American hegemony for the global economy to remain open one powerful country must take the lead The theory is skeptical that international cooperation in economic matters can emerge or endure absent a hegemon
international relations scholars call hegemonyspecifically 1970s in the realm of international political economy. It asserts that for countries to keep barriers to trade and investment low . Depending on the theorist we consult, taking the lead entails paying for global publ ic goods (keeping the sea lanes open, providing liquidity to the international economy), coercion (threatening to raise trade barriers or withdraw military protection from countries that cheat on the rules), or both. . The suggest heresuggest, not testis that American

. A theory that many regard as discredited, but that refuses to go away, is called hegemonic stability theory. The theory emerged in the

distastefulness of such claims is self-evident: they imply that it is good for everyone the world over if one country has more wealth and power than others. More precisely, they imply that it has been good for the world that the United States has been so predominant. There is no obvious reason why hegemonic stability theory could not apply to other areas of international cooperation, including in security affairs, human rights, international law, peacekeeping (UN or otherwise), and so on. What I want to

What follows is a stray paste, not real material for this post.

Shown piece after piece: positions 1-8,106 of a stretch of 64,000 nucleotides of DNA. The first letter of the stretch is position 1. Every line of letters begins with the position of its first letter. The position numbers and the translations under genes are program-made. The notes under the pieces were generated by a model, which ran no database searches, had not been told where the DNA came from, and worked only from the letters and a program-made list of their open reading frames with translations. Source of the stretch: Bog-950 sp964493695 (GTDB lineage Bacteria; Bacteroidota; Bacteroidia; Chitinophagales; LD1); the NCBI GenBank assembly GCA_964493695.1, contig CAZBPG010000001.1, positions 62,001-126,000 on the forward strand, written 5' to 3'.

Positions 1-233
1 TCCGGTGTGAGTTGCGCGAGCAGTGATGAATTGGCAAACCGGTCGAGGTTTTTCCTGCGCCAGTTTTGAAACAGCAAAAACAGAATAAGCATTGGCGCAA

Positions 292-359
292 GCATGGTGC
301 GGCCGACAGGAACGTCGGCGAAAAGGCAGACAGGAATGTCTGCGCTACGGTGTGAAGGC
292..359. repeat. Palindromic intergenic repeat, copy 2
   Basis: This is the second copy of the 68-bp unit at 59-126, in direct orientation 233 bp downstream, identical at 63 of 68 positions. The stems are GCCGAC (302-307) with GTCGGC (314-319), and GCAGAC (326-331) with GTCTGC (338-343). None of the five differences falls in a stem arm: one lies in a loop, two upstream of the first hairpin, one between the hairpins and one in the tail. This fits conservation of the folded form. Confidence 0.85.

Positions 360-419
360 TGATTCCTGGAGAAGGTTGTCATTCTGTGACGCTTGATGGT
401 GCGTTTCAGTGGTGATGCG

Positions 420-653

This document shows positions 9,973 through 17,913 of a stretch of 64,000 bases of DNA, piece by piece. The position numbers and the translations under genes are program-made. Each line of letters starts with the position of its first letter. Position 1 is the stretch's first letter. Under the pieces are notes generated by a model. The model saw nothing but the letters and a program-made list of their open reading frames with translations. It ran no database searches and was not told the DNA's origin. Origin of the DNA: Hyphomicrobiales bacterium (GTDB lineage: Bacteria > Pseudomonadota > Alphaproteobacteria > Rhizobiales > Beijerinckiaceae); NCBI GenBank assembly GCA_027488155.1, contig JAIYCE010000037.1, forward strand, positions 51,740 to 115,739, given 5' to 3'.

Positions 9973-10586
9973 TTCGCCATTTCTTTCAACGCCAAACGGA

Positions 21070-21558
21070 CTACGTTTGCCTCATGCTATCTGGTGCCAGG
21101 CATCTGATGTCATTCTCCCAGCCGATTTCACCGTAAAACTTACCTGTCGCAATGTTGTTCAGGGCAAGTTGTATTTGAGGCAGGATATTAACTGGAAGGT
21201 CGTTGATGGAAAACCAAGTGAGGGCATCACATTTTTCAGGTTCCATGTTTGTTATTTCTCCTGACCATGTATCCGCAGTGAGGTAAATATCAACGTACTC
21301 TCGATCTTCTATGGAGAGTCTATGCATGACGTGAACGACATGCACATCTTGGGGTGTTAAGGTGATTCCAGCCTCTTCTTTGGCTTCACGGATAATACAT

hegemony might just be a deep cause of the steady decline of political deaths in the world

. How could that be? After all, the report states that United States is the third most war-prone country since 1945. Many of the deaths depicted in Figure 10.4 were in wars that involved the United States

(the Vietnam War being the leading one). Notwithstanding politicians claims to the contrary, a candid look at U.S. foreign policy reveals that the country is as ruthlessly self-interested as any other great power in history. The answer is that U.S.

hegemony might just be a deeper cause of the proximate causes outlined by Professor Mack. Consider economic growth and openness to foreign trade and investment, which (so say some theories) render violence irrational